By Hong Ngyuen
From Sept. 25 to Oct. 1, Dr. John Elia, Associate Professor of Philosophy and Religion, completed his Earthwatch trip in Tahoe National Forest in northeastern Ca.
The purpose of the trip is to send volunteers to do “citizen science” where students participate in ongoing scientific studies all over the world. Dr. Elia, this year’s chosen applicant, assisted the South Yuba River Citizen League (SYRCL) based in Nevada City, Ca. with their study of the high Sierra meadows. Elia took part in gathering data before, during, and after the restoration of a series of meadows in the Sierra Nevada Mountains. He participated in environmental field work with the goal of learning about the scientific occurrence. Fieldwork consisted of working with a botanist and examining the Sierra meadows’ soil, helping count plant species, and working with a hydrologist to install wells and water gauges to measure water flow in the meadow.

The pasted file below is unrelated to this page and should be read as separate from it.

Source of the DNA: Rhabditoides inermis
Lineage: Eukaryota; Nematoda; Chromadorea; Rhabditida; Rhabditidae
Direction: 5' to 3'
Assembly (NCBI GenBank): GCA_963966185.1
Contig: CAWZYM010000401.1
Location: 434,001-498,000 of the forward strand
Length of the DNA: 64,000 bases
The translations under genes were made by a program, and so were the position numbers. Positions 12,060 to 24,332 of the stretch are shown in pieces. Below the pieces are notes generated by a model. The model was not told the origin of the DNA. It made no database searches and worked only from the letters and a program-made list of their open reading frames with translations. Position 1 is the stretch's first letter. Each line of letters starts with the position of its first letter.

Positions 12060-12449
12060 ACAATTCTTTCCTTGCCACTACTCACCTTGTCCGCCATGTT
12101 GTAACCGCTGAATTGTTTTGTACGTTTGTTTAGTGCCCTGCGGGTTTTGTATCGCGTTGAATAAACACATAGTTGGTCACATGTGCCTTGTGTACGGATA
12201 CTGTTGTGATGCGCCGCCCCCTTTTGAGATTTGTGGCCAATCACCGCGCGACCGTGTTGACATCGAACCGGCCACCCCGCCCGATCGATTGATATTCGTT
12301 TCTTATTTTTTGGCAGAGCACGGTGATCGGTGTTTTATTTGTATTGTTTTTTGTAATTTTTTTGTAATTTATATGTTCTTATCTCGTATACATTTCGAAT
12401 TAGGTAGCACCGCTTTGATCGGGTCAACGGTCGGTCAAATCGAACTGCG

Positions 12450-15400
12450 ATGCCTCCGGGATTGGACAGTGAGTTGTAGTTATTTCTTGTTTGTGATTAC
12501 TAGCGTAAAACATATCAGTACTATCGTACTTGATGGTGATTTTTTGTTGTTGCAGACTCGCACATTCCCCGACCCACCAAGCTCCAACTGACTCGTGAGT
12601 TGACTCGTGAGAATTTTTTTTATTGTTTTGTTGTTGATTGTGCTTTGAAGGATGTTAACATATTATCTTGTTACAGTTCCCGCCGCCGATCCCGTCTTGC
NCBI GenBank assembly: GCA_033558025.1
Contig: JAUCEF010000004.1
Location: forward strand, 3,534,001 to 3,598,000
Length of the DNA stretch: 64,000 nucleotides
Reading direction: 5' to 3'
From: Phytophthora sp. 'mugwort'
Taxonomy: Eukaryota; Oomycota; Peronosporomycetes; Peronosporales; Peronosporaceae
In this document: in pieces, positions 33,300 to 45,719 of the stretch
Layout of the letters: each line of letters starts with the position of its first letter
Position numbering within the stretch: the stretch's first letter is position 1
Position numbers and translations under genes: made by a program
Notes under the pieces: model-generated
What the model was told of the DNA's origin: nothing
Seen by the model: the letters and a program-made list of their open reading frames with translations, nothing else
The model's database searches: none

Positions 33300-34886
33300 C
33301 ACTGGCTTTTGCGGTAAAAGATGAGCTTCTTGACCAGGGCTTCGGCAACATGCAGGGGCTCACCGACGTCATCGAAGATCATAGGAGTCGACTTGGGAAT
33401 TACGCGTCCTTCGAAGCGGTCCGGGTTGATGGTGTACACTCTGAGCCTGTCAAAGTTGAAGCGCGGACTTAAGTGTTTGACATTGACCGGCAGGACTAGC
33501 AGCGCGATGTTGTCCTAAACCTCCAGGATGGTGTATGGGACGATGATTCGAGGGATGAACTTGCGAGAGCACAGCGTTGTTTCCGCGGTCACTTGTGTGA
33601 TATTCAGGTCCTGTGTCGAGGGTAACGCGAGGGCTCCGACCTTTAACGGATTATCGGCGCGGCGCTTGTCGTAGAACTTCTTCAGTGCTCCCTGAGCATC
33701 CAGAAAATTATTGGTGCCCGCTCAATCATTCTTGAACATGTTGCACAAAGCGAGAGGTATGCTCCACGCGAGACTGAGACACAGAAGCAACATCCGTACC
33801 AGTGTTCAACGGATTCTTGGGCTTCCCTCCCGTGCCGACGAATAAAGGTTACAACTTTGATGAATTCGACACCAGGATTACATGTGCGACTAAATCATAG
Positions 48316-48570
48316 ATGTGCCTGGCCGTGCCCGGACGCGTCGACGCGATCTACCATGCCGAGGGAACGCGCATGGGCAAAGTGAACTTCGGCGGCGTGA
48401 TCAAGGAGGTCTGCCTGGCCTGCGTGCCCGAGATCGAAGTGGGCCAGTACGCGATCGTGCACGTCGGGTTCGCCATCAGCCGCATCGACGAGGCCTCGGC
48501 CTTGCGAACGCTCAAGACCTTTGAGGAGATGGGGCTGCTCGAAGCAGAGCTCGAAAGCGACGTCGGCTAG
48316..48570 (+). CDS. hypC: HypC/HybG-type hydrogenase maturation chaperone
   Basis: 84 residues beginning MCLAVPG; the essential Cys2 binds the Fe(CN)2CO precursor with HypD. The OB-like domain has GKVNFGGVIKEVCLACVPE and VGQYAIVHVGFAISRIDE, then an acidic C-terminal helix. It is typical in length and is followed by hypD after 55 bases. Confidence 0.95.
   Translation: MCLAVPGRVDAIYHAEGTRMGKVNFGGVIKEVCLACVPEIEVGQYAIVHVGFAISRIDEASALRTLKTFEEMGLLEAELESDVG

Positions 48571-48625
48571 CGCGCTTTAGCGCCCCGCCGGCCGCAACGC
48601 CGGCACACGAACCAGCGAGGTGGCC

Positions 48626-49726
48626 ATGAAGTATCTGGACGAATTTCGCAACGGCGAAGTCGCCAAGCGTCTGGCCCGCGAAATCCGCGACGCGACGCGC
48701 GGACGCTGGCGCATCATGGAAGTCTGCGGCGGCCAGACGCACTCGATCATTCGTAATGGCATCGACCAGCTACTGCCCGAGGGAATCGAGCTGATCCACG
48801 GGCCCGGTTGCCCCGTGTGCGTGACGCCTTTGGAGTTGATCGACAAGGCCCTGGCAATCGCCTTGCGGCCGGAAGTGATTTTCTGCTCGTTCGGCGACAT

When asked to compare the Sierra Nevadas to Pennsylvania, where he has lived and worked for some time, Elia stated, “The Sierra Nevadas are vast and gorgeous. They are much rockier, drier, and coniferous than the terrain near Chambersburg. I’d never been there before, so during lunch breaks, or when I’d take a pause from work, I just enjoyed looking around, taking in the scenery.” Elia claims to have learned so much during the week of the trip as he had little knowledge about botany and hydrology in his specialty of philosophy.
It was hard for Elia to decide his favorite moment during the trip as he had a great time overall. He enjoyed the mountain views and the new knowledge and skills that he has gained during the activities. He has new ideas about partnering with Wilson’s science faculty to take students out of the classroom to experience more field work. “I really enjoyed meeting and getting to know the people I met on the project, both the volunteers on my team as well as the SYRCL and Earthwatch staff,” Elia continued. “I was inspired by them, whether using vacation days from work to come to labor in the mountains, or dedicating their own working lives to advocacy for the Sierras.”
Elia has very much enjoyed his 2016 Earthwatch trip.
Slide show photos provided by Dr. John Elia